Sliding windows are not hard to replace or repair compared to other types of windows. If you like to DIY, you can probably replace these windows yourself without a lot of trouble. All you need is a few basic tools to install these windows. Slider windows are also very affordable, so buying a replacement window is possible.
If you do hire a professional, they can get the job done relatively quickly in most cases. A standard basement slider window can be installed for $10 to $30 on average. Regular slider windows will cost $50 to $250 per window installed. The windows themselves range in price for standard sizes from $50 to $500, on average.
There aren’t a lot of parts to a sliding window. The rollers and tracks can be replaced if needed, which is a fairly straightforward repair you can do on your own. You can also remove the rollers to clean them and replace them, which can solve problems like sticking windows. The mechanics are simple enough for even a casual DIYer to perform some repairs on sliding windows.
Many people ask if sliding windows can be installed upside-down or reversed. Since the design is so simple, sliding windows can possibly be installed upside-down but it’s always best to use them the way they’re designed.
If you want sliding windows that are vertical instead of horizontal, just go with standard double-hung windows. These windows function just like sliding windows that are oriented vertically, with an upper and lower sash, instead of horizontally. Double-hung windows are one of the more common types of windows. Sliding windows are basically the same thing, just pointing in a different direction.
Living with Slider Windows
There’s a big advantage to choosing slider windows for your home: they give you almost unlimited design options. Sliding windows are available in any frame material available, including vinyl, wood, aluminum, and other metals. They are available in any color and just about any size you might want.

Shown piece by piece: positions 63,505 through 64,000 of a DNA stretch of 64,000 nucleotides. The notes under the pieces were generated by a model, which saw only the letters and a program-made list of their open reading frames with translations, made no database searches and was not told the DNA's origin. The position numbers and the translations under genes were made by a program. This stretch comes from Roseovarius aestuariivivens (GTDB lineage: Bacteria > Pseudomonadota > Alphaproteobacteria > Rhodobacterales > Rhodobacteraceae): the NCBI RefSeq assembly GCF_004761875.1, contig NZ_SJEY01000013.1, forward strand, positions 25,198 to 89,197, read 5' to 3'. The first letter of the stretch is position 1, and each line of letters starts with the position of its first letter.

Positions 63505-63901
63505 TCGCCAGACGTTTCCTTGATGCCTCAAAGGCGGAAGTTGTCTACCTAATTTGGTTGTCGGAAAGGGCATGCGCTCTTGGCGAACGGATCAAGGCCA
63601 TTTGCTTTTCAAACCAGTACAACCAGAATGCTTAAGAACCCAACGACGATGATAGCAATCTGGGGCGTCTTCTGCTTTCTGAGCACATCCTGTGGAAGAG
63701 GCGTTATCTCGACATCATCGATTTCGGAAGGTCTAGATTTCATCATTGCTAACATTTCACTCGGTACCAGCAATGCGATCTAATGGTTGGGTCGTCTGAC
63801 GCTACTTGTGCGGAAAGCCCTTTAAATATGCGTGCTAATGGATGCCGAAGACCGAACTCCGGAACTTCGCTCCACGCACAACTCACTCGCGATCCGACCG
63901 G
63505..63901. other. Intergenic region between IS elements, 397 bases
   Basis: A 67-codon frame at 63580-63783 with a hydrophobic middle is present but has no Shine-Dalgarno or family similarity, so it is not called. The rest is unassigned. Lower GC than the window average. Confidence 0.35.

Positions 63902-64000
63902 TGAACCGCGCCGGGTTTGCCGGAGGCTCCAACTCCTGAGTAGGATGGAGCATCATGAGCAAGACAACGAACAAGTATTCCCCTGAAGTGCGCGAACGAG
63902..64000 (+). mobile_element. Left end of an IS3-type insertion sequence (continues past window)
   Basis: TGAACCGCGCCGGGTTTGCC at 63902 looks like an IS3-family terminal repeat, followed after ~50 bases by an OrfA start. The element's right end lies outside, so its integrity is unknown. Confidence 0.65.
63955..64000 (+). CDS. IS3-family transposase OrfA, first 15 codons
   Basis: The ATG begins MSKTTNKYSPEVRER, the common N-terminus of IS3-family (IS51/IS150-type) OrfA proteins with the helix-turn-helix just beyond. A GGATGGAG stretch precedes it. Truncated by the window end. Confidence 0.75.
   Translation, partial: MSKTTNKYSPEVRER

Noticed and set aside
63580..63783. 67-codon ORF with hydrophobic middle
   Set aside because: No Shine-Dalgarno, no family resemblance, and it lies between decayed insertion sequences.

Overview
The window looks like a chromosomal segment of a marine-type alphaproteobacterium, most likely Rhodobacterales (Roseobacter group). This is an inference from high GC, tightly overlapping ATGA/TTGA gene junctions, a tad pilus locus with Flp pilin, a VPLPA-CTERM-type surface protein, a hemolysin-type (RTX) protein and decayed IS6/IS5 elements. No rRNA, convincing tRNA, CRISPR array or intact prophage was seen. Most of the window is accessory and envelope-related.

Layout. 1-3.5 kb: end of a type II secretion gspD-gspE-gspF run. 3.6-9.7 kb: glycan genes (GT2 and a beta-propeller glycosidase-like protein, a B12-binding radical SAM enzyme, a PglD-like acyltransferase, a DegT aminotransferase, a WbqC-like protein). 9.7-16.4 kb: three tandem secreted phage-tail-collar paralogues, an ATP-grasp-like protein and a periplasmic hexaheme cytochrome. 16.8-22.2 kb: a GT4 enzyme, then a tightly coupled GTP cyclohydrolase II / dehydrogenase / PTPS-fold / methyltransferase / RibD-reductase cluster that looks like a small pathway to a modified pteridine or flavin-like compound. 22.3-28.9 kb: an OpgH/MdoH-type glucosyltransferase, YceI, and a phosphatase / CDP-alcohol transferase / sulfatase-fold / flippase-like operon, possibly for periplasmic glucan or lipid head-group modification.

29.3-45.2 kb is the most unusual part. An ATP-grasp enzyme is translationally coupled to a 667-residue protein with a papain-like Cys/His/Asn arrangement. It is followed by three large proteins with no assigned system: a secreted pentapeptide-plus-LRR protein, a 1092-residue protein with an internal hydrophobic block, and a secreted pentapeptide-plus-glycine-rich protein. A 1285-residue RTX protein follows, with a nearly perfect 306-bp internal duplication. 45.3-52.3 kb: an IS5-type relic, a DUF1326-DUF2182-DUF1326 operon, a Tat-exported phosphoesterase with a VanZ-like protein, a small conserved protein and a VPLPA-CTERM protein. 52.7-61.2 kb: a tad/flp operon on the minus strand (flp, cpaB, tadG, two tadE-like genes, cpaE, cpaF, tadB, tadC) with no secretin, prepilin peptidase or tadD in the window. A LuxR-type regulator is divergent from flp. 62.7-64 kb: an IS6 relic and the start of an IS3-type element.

Sliding windows let in a lot of natural light and you have a ton of design options, but there is one big disadvantage to this style of the window: cleaning the glass. You will have to go outside to clean the outside glass of the window, which may involve getting up on a ladder and going through a whole procedure. It’s also difficult to clean the middle part of sliding windows and it’s not so easy to clean the sliding rails, either.
You also need to lubricate the sliding rails every so often. It’s a good idea to do this about once a year.
Sliding windows are affordable, easy to repair and they let in a lot of light. You may decide that they’re the perfect choice for your home.
KC Morgan has been a professional freelance writer since 2006. Over the last decade, KC has published thousands of articles and blog posts that have been read by millions. A DIYer in her free time, KC has written hundreds of how-tos, guides and tutorials for different DIY and improvement projects around the house.
KC’s articles have appeared in “Popular Mechanics,” and have been featured on Bob Vila’s website. KC has written in-depth DIY articles for Sears.com and Overstock.com, as well as dozens of other websites. When she’s not writing or DIYing, KC enjoys watching college basketball, playing with her cats and experimenting with new cupcake recipes. Follow KC on Twitter @KCMorganWrites.